`ddd`

. E.g., in Microsoft Excel 2013,
if I have dates in column A displayed in mm/dd/yyyy format, but I also
want the day of the week corresponding to those days to appear in column
B as shown below.

In cell A2, I have `1/1/2017`

and in cell A3 I have the formula
`=A2+1`

. I then highlight that cell by clicking in it and copy it
downwards to subsequent cells by holding the left mouse button down while
dragging down through subsequent cells to highlight them. I can then hit
`Ctrl-D`

to copy the formula downwards. I can then copy the contents of column A to column B then highlight all of the date cells in column B
and then right click and choose **Format**. In the **Format Cells**
window that appears, I can select **Custom** for **Category** and type
`ddd`

in the `Type`

field and then click on **OK**
to have all of the dates displayed as 3-character days of the week, i.e.,
Sun, Mon, Tue, Wed, Thu, Fri, Sat.

If, instead, I wanted the days of the week to be displayed spelled out to
their full length, I could use four d's in the `Type`

field, rather
than `ddd`

. You don't have to type in the number of d's corresponding
to Wednesday, which has nine D's; four will suffice.

Note: if you are using
OpenOffice Calc, rather than Microsoft Excel, when
you right-click and choose **Format Cells**, you need to select
**User-defined** for the **Category** and type `ddd`

in the
**Format code** field, if you want 3-letter abbreviations for the days of
the week, and then click on **OK**.

If you are using Excel and think someone else may be opening the
Excel spreadsheet with Calc, don't use this format method, since the
person opening the spreadsheet with Calc will see the date displayed as
the date, e.g. 1/1/2017, not the day of the week as you intend. So
use one of the other two methods listed below, instead, if someone using
Calc may need to use the workbook with a sheet with days of the week. Though
when I tested the reverse process by saving a Microsoft Excel 97,2000,
XP (.xlsx) file with the user-defined `ddd`

format for dates
from OpenOffice Calc 4.1.1 and then opened that file with Excel 2013,
the days of the week were displayed as I expected.

If you use this method with Excel or Calc, you don't change the date value,
only how it is formatted for display. Another mentod to obtain the day of the
week for a given date is to use the `TEXT`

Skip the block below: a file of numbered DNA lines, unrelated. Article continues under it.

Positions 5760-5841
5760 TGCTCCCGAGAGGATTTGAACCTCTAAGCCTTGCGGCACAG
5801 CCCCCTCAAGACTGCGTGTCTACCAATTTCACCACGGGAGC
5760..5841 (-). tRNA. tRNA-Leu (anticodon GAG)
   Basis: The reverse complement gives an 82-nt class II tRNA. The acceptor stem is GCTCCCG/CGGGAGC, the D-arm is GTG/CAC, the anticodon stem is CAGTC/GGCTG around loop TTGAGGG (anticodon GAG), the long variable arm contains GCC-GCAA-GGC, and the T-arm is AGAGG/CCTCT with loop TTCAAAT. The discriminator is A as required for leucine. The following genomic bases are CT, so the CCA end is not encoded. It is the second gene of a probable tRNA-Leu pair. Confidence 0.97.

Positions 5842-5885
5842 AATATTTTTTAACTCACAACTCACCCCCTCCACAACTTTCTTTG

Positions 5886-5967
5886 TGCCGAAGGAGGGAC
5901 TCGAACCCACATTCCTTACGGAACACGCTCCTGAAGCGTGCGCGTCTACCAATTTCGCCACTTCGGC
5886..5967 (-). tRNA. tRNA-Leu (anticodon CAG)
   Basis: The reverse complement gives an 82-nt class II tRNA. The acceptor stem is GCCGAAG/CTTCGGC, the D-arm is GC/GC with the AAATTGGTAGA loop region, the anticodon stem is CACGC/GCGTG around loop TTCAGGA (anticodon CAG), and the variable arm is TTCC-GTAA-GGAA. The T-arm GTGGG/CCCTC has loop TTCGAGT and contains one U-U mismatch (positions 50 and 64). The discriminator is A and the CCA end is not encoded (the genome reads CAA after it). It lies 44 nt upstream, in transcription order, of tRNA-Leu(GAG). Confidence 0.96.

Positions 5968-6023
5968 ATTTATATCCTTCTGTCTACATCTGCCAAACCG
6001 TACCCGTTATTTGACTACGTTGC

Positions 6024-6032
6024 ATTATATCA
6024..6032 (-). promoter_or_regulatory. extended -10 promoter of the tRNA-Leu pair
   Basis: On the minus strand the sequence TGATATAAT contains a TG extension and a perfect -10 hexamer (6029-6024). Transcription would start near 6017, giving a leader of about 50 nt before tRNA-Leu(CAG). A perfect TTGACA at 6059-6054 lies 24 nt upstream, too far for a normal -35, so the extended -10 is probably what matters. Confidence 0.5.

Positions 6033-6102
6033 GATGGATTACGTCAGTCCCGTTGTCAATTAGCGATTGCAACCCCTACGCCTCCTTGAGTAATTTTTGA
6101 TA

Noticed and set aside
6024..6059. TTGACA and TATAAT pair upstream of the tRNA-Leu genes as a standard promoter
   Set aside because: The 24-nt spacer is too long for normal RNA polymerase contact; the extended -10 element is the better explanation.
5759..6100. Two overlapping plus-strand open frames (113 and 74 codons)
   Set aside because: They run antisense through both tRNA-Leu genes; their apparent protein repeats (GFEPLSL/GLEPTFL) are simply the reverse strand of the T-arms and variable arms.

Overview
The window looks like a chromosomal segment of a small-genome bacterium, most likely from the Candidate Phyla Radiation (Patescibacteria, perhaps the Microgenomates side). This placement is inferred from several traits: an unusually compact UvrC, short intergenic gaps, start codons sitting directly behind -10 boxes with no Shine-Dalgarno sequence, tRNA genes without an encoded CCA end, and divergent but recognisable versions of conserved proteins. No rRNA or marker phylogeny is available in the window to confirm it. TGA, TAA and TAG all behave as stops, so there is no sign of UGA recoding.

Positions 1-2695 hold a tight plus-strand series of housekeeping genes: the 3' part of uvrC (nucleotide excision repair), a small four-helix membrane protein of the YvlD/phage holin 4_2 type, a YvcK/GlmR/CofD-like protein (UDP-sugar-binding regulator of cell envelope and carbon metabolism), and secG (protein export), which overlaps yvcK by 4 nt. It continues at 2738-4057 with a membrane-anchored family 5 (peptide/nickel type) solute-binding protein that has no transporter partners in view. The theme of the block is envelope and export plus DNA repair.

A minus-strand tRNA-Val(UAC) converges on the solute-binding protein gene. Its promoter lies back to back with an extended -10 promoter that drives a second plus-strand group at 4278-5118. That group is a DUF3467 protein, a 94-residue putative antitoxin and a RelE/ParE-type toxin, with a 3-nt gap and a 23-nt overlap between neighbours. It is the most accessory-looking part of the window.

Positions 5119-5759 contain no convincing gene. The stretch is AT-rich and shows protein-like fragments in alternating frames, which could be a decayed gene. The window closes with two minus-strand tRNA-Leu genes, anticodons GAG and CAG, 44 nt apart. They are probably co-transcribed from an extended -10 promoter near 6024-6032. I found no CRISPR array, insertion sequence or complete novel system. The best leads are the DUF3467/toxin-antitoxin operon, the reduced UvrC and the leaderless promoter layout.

function, e.g.
`TEXT(A2,"ddd")`

or `TEXT(A2,"dddd")`

, if you prefer the
day of the week to be spelled out completely.

This method will convert the date to text, so you can't convert it back
into the original date. I.e., if I put the formula `=B2`

in cell
C2 and then format C2 as date, I won't get a date in C2, but will simply have
the text in B2 copied to C2.

A third method for obtaining the day of the week that matches a specific
date is to use the choose function in the formula, e.g.
`=CHOOSE(WEEKDAY(A2),"Sun","Mon","Tue","Wed","Thu","Fri","Sat")`

.

Or, you could spell out the complete day of the week, e.g., Sunday, Monday,
etc., instead of the abbreviated Sun, Mon, etc. Or, if you preferred to use
only two-character dates, you could use
`=CHOOSE(WEEKDAY(A2),"Su","Mo","Tu","We","Th","Fr","Sa")`

.

The WEEKDAY function returns the day of the week corresponding to a date. The day is given as an integer, ranging from 1 (Sunday) to 7 (Saturday), by default. The syntax for the command is shown below:

WEEKDAY(serial_number,[return_type])

The reason the first parameter for the function is a serial_number is that Microsoft Excel stores dates as sequential serial numbers so they can be used in calculations. By default, January 1, 1900 is serial number 1, and January 1, 2008 is serial number 39448 because it is 39,448 days after January 1, 1900. So when you are storing values in cells as dates, they are actually serial numbers. The optional return type values are listed below:

Return_type | Number returned |
---|---|

1 or omitted | Numbers 1 (Sunday) through 7 (Saturday). Behaves like previous versions of Microsoft Excel. |

2 | Numbers 1 (Monday) through 7 (Sunday). |

3 | Numbers 0 (Monday) through 6 (Sunday). |

11 | Numbers 1 (Monday) through 7 (Sunday). |

12 | Numbers 1 (Tuesday) through 7 (Monday). |

13 | Numbers 1 (Wednesday) through 7 (Tuesday). |

14 | Numbers 1 (Thursday) through 7 (Wednesday). |

15 | Numbers 1 (Friday) through 7 (Thursday). |

16 | Numbers 1 (Saturday) through 7 (Friday). |

17 | Numbers 1 (Sunday) through 7 (Saturday). |

In this case, since I'm using the default value and not specifying the
optional "return type", if January 1 is a Sunday, the formula
`=WEEKDAY("1/1/2017")`

(put the date in quotes) returns "1".

The CHOOSE function has the following syntax:

CHOOSE(index_num, value1, [value2], ...)

Choose uses index_num to return a value from the list of value arguments. You
can use CHOOSE to select one of up to 254 values based on the index number. If
value1 through value7 are the days of the week, CHOOSE returns one of the days
when a number between 1 and 7 is used as index_num. Putting the WEEKDAY
function within the CHOOSE function as
`=CHOOSE(WEEKDAY(A2),"Sun","Mon","Tue","Wed","Thu","Fri","Sat")`

matches the number 1 with Sun, 2 with Mon, 3 with Tue, etc.

Though using CHOOSE as the solution for the date to day of the week conversion
may seem more cumbersome than the other options, it can provide more flexibility
in the values returned for a date. E.g., you can have it return custom values
of your choice, fully spelled out days of the week or any number of letters for
the abbreviation. E.g, if I tried `dd`

for the format for a
two-letter abbreviation in cell B2, if B2 has the formula `=A2`

and A2 has the date 1/2/2017, I'd see `01`

displayed, not "Su"
and the same `01`

result if I used `=TEXT(A2,"dd")`

.